A Casual Grocery Store Guide To Melons

Maximize summer enjoyment with knowledge of summer’s signature fruit.

Generally, I regard any form of melon as a filler fruit. They're often bland, with faded colors, packed in a fruit salad with some slimy grapes and a brown banana slice or two, or offered as a side at brunch instead of potatoes for people who want to feel virtuous while eating a sky-high mound of waffles. However, if you've ever had a juicy, fresh melon, you know a good melon is one of the most refreshing foods on a hot summer day. Paired with any number of savory and sweet accouterments, melon can really elevate the tone of a summer dinner or cocktail party. But knowing which melon is which, and how to find a good one at the grocery store, is not always intuitive. Let the following list be your guide.


"Down by the baaaay/ Where the watermelons grooooww..." Summertime is when you break out the watermelon. Everyone knows this. A watermelon wearing sunglasses is the mascot of summertime. Watermelon is great on its own, mixed into a salad with mint and feta, or transformed into something else, like this burger. Once at a vegan restaurant in New York City, I had watermelon in place of ahi in a sushi-inspired meal that was, honestly, phenomenal.


My children, along with most other children, will only eat seedless watermelon, but don't worry if you get one with seeds. While my favorite maternity shirt had a picture of a watermelon along with the caption "I swallowed a seed," you will not, in fact, grow a watermelon if you eat the seeds. If your kids can't be convinced to eat the seeds, you can always blend up the watermelon for alternative uses and strain out any seeds that haven't been fully pulverized.

To tell if a watermelon's good before buying it, look for a light-colored spot where it rested on the ground and check that there's no give anywhere on the surface. Give it a little tap for fun and then convince yourself it sounded nice.



Named for Dr. Bunsen Honeydew of the Muppets (I wish), honeydew is ubiquitous in fruit salads sold in gas stations. It's the most offensive filler fruit when it's bad—every bite tastes like a watermelon rind—but good honeydew is mild and even surprisingly creamy. It's a delicious summer fruit, or at least I've always thought so; in my polling, it turned out to be one of the more divisive fruits in the produce section.


Like its namesake Dr. Honeydew's skull, the fruit has a light, textured exterior and usually a slight green flesh, though it can also be white or yellow. Due to its many vitamins and minerals, honeydew is good for a dewy complexion, strong bones, and a strong immune system.

To find a good honeydew, you'll have to do some lifting—it should feel deceptively heavy when you pick it up. It's often used as-is in salads, smoothies, or drinks, but it can also become a more complex flavor in a cucumber salad.


This is the orange-colored melon in the same aforementioned gas station cup of fruit salad. With its signature "netted" exterior, the cantaloupe has a stronger flavor and, unlike honeydew and watermelon, a rather dense texture, more like a mango than a watermelon. The orange color, like in carrots, is from beta-carotene, so, like carrots, eating enough cantaloupe can help you see in the dark and, theoretically, turn you orange (remember all those vitamin truths we were taught as kids?).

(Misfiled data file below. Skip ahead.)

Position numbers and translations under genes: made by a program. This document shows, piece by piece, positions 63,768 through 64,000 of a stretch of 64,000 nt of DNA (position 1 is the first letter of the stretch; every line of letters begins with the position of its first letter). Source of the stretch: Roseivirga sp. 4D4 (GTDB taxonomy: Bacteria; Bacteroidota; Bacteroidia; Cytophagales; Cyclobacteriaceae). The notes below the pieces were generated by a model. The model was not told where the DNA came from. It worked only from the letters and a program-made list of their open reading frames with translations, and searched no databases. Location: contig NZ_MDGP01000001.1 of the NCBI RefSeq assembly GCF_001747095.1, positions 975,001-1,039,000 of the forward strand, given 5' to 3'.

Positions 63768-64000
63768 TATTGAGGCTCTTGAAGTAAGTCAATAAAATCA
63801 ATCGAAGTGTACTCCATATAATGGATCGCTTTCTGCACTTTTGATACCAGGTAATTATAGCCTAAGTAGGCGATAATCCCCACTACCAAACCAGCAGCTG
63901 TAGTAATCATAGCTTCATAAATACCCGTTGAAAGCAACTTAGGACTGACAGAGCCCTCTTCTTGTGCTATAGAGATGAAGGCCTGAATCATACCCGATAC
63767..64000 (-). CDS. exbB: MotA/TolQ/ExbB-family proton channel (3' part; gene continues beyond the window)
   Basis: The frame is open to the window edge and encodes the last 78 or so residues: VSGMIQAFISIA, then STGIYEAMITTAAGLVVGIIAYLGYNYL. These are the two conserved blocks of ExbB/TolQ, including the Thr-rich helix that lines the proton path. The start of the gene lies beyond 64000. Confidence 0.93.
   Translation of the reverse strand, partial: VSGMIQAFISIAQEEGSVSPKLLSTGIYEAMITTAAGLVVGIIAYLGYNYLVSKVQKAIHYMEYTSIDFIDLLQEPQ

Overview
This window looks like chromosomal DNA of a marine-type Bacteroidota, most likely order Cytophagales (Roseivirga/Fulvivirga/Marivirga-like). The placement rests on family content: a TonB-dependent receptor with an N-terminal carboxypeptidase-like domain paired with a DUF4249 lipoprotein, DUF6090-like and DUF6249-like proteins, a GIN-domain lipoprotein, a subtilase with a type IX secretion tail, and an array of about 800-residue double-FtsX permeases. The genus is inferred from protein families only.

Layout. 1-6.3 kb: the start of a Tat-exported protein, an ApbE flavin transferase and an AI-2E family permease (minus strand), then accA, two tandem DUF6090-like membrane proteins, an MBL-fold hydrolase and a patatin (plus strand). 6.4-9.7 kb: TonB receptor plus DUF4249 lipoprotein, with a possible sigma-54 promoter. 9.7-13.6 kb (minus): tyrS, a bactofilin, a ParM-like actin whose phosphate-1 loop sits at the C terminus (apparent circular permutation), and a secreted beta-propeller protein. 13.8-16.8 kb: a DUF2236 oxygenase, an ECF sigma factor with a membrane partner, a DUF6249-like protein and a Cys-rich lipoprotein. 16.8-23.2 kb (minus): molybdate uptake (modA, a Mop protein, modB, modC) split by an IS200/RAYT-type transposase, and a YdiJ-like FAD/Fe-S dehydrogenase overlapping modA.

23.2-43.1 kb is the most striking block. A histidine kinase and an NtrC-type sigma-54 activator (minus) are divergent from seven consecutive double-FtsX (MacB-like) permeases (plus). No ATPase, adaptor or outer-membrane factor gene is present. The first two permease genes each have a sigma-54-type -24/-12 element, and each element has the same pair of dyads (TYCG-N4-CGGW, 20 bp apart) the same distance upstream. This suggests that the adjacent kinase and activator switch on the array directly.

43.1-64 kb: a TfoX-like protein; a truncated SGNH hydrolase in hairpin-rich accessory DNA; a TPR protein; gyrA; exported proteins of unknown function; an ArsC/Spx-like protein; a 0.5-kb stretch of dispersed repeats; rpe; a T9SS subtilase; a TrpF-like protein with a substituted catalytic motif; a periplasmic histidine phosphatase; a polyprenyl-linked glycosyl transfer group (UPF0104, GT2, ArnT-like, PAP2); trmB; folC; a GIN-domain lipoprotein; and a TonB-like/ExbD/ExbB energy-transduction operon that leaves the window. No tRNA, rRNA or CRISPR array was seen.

To pick a good one, make sure the color behind the "netting" on the rind is more beige than green. You can also give it a sniff to see if it's giving off the lightly fruity scent that it ought to, and press a finger firmly into the indent left behind by the stem—if it's firm but not hard, you have a winner.

Your elders may have eaten a breakfast of cantaloupe filled with cottage cheese from time to time, but cantaloupe is very versatile and can make an appearance in many seasonal recipes. Pair it with prosciutto for a classy appetizer.

Lesser-known melons

Here are some melons that, depending on where you live, you might find in your local grocery store, but not often and only if you're lucky:

  • Casaba: Another melon that looks like a squash or decorative gourd, the acorn-shaped casaba has a mild, slightly spicy flavor, often good in savory dishes or as a sidekick in sweet smoothies. Unlike many melon varieties, these grow best in hot, dry climates.
  • Persian: These are described as having a "musky" scent, but a cantaloupe-like flavor. They're long and unridged, with a very green interior.
  • Crenshaw: These lesser-known but widely available melons are yellow on the outside, with a thick, squash-like rind. They're a cross between casaba and Persian melons, described as slightly sweet, floral, or sometimes vegetal. Its uses are virtually interchangeable with those of cantaloupe.
  • Galia: This is a cantaloupe-honeydew hybrid, created in a lab in the '70s. Like cantaloupe, it has a "netted" rind, but like honeydew, it has slightly dense green flesh. These Frankenstein monsters are grown around the world; in the United States, the crops are most successful in the climate of the South.
  • Canary: This appropriately bright yellow winter melon is sweet like honeydew, but tangier. It's frequently found across Asia.
  • While there seem to be infinite types of melon in the world, I challenge you to find anything beyond watermelon, cantaloupe, and honeydew in your everyday market, then use your melon to come up with a creative use for it. Give it a whirl—you might just create the antidote to sad gas station fruit salad.